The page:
A Northumberland Alpine Gardener's Diary
This entry: 21 March 2017 by John Richards
Northumberland Diary. Entry 334.
Life on Mars
Futuristic writers of yesteryear supposed that the curious straight lines that had been observed on the surface of Mars represented canals which had been crafted by the beleaguered inhabitats to protect them from an increasingly inimical environment. Only in the depths of these recesses could Martian life survive. At times I think of this county rather like that. Look at a population map and it becomes clear that nearly all Northumbrians live either at the bottoms of the river valleys (Tyne, Blyth, Wansbeck, Coquet, Tweed), or on the coast. Much of the rest of the county lies above 800' (250 m) altitude and endures a harsh climate suited chiefly to sheep.
On a day like today, it is only too clear why this should be. In Hexham, nestling just east of the junctions of the two rivers Tyne, it is a sunny, if rather blustery, spring day. This encouraged me to take my big lens into the upper reaches of Allendale to attempt to photograph a Blackcock lek I know there. As I reached the location, snow dusted the fells around and was continuing to fall horizontally, if intermittently, on a gale-force wind at just above zero centigrade. This arctic weather failed to inhibit the waders (Curlew, Lapwing, Redshank and Oystercatcher) which were displaying on their breeding territories in considerable numbers. The blackgame were more circumspect and between the squalls, all I was able to see for some time was a solitary greyhen.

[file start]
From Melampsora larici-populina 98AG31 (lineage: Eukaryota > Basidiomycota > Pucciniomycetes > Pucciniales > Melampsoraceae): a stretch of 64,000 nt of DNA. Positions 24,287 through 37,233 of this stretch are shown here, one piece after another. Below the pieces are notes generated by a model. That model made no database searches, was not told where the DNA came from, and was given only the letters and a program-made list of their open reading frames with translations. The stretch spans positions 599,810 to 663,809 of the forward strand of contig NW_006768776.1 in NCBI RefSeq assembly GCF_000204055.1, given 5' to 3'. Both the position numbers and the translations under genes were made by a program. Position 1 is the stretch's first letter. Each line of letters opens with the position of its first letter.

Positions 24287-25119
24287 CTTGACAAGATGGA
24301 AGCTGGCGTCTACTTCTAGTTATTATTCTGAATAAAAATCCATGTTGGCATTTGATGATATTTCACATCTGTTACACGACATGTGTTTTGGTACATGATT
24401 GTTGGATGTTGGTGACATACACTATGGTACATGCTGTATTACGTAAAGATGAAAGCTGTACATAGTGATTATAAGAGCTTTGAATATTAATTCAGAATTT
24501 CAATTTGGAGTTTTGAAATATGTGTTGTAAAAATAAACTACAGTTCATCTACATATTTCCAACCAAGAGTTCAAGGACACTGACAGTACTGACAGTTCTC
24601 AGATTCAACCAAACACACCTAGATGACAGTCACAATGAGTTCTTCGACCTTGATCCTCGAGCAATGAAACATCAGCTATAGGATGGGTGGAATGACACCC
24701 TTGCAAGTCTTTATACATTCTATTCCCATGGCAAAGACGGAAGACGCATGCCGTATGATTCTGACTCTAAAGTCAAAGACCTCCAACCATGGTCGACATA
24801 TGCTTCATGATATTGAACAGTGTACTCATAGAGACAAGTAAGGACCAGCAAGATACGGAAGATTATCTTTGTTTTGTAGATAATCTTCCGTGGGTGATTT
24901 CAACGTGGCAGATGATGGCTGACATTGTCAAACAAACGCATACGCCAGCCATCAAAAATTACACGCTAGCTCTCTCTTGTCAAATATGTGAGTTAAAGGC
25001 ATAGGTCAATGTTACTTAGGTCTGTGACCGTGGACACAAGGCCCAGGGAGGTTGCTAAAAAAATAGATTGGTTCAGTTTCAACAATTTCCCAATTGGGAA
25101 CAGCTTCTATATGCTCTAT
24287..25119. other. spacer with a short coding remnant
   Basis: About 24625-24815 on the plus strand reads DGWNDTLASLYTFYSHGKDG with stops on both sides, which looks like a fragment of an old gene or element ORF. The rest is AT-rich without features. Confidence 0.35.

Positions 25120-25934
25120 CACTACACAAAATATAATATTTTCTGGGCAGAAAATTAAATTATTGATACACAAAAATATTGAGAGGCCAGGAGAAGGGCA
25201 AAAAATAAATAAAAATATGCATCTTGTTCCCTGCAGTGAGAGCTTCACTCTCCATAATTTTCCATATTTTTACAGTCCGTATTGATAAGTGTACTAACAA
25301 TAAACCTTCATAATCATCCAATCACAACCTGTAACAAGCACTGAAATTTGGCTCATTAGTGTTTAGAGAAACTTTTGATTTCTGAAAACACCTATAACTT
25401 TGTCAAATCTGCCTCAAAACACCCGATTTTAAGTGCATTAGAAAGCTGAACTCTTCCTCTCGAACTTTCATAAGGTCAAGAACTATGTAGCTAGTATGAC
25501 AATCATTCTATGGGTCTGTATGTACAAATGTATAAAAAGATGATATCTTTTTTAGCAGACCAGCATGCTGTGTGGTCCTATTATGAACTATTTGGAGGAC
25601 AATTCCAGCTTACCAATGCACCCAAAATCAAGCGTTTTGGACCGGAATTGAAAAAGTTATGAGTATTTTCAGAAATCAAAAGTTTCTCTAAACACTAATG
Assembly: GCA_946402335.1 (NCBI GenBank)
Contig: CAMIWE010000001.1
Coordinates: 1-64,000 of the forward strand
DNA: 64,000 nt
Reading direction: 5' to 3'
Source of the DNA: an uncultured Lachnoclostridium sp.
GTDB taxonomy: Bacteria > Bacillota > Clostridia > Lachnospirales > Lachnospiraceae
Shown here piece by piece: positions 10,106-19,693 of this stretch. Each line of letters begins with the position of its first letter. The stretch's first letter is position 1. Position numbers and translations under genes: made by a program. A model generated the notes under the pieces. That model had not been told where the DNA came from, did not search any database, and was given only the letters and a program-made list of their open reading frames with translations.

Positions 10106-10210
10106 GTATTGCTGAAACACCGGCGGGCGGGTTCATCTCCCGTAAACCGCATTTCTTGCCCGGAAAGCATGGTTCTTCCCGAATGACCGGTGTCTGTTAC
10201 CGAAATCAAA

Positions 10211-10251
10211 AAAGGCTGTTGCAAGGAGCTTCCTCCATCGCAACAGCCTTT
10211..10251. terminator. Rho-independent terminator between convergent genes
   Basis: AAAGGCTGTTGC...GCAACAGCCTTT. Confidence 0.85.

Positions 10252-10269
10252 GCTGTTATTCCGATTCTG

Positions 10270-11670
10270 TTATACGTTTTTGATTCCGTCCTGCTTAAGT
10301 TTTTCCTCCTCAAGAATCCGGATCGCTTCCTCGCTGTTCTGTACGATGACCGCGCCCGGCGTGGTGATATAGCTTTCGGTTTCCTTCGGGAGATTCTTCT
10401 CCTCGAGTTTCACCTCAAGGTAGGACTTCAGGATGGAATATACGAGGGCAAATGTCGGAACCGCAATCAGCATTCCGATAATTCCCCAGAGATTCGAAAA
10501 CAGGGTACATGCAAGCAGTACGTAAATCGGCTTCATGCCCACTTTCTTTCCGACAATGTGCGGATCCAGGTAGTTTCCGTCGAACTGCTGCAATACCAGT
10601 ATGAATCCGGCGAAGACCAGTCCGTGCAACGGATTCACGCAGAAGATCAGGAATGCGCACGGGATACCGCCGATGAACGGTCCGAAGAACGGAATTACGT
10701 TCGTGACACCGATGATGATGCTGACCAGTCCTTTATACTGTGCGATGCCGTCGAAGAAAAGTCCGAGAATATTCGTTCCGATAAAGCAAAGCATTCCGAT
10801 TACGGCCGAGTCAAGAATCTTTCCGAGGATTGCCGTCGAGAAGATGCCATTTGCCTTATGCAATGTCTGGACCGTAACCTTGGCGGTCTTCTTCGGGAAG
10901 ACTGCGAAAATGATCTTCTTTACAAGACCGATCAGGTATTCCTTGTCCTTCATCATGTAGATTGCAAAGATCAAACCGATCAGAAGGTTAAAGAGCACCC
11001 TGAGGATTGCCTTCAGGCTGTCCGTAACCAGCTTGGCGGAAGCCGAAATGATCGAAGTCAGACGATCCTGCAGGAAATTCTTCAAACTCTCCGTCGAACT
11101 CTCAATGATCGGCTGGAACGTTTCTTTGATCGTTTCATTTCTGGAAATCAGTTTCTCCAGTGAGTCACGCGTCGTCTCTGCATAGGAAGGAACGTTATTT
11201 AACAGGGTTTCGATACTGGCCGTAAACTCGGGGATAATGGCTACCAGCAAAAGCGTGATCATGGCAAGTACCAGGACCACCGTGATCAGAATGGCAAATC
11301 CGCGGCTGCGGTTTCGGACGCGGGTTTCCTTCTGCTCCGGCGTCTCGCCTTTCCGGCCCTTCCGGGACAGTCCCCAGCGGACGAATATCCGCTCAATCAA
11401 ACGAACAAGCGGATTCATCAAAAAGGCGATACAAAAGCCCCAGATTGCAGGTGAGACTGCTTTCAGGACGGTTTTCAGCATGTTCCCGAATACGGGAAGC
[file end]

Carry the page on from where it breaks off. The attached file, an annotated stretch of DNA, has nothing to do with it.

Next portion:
After a bit it became clear that the males were more wimpish and were sheltering under walls. Even the local blackface sheep seemed hardier and less influenced by the bitter wind.
Black Grouse are of course a local speciality and are now more readily seen in the uplands between here and Teesdale some 25 miles to the south than anywhere else in our islands. They are very choosy, preferring the edge zone where pasture borders moorland, usually with some shelter belts. They eschew improved grassland and, unlike their endemic counsin the much more successful Red Grouse, dislike uninterrupted heather land. It so happens that the unimproved meadows and pastures which are expensively maintained by stewardship schemes on behalf of our multitudinous breeding waders also suit the blackgame very well.